The sense of smell is far more complex than taste, but it too has primary senses. There are a lot more of them: several hundred, according to recent studies. Smell receptor cells come in many varieties, each of which responds to a small group of similar molecules.
When you smell the complex aroma of baking cookies or the subtle tang of seaweed decaying on the beach, your brain is recognizing a very complicated message composed of hundreds of distinct signals. Change just a few of those signals by a tiny amount, and you might realize that the cookies are beginning to burn. See info about the nose's Creator: PS 139:14.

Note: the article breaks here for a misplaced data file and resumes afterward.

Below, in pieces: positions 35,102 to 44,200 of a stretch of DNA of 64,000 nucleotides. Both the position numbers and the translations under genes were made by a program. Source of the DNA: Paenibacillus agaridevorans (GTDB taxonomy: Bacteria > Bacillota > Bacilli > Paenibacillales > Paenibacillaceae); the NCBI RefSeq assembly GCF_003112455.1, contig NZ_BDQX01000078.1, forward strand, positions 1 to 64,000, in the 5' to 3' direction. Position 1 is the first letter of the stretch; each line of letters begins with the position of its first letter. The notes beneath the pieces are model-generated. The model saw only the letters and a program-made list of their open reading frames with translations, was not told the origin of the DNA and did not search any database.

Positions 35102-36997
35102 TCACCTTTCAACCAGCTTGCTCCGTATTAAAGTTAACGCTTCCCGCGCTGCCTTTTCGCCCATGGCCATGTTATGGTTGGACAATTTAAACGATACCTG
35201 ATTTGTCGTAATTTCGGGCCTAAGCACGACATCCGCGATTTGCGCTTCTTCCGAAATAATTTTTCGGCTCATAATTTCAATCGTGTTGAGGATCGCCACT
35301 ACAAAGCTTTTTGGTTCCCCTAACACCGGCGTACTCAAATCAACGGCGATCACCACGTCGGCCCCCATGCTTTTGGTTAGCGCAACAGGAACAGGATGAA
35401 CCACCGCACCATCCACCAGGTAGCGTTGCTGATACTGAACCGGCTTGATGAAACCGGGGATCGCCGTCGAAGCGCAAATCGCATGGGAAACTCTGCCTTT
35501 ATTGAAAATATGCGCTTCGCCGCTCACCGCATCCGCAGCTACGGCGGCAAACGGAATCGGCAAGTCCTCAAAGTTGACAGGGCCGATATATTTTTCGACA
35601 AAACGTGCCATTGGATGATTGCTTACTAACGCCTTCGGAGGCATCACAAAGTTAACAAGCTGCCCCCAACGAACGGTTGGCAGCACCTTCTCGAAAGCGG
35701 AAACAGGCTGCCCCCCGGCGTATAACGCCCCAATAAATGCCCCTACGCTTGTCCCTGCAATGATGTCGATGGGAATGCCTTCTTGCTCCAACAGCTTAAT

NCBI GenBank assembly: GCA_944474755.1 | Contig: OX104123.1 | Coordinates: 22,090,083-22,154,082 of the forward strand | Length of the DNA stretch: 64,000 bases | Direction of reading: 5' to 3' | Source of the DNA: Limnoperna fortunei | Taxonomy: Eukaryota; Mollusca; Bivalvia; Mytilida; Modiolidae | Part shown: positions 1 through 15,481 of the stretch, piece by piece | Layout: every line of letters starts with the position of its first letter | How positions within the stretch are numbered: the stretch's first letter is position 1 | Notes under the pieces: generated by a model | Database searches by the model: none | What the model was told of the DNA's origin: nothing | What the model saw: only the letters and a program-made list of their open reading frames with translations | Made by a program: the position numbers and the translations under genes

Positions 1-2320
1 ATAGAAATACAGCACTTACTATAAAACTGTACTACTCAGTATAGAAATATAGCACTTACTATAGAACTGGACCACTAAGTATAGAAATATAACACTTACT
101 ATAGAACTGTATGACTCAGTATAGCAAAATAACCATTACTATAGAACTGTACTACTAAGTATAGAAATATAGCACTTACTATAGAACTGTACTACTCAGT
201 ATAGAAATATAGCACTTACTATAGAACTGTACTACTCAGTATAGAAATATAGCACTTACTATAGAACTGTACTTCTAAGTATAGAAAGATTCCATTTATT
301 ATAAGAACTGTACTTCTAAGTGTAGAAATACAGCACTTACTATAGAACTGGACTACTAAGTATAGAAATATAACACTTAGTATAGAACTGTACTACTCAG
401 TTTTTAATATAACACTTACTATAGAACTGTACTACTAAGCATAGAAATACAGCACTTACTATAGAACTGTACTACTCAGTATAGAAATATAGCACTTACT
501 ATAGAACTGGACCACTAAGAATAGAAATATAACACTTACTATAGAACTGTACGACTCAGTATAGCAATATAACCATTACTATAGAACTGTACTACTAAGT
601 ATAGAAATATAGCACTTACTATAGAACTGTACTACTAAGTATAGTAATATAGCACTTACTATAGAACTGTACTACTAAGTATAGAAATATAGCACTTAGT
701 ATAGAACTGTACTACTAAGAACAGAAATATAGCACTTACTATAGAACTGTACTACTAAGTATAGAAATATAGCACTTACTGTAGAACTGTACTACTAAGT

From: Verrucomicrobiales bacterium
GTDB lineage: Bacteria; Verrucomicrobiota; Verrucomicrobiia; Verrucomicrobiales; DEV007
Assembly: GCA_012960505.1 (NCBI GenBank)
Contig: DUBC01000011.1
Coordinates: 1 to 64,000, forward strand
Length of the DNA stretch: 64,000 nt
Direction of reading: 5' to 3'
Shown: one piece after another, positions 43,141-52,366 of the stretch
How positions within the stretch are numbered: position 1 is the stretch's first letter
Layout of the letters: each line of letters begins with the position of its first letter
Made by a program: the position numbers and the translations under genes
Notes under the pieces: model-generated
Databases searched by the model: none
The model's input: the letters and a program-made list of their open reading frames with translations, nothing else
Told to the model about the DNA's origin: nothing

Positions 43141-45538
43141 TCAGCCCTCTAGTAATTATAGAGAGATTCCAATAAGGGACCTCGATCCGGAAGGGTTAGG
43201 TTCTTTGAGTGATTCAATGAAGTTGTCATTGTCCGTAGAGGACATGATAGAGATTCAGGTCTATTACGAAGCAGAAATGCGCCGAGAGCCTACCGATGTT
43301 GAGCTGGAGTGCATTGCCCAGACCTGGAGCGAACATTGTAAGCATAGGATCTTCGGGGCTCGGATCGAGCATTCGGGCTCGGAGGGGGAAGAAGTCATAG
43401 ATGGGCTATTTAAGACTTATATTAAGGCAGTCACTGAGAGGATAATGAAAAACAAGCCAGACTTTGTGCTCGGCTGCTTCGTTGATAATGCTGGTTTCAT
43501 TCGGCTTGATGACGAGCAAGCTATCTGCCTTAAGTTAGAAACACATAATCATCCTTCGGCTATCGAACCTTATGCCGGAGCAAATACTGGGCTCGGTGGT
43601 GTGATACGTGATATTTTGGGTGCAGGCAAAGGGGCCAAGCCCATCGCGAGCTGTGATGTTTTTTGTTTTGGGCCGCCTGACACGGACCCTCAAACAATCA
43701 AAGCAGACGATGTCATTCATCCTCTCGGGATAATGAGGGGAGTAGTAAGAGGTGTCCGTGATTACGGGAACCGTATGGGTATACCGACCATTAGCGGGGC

How smell works: http://www.angelfire.com/ms/OzConnection/How.html
A school project on smell (for teachers and students): http://faculty.washington.edu/chudler/chems.html
One of the reasons for the success of the internet is its open, peer-to-peer nature. All computers on the internet are equal, and in the past it hasn't mattered whether your computer is a 386 in Nguru on the end of a satellite phone or a big monster in a New York rack. If that ever changes, I think we will lose part of the essential, vital character of the internet. Doug Winter
================== "How to Be Sure You're a REAL Christian" 1-888-NEED-HIM (24/7 - free call) ==================
What good is it for a man to gain the whole world, yet forfeit his very soul? --Mark 8
I would like to continue receiving Thought & Humor. I have not received it in some time.
John F., MD Assistant professor Michigan State University Colleges of Medicine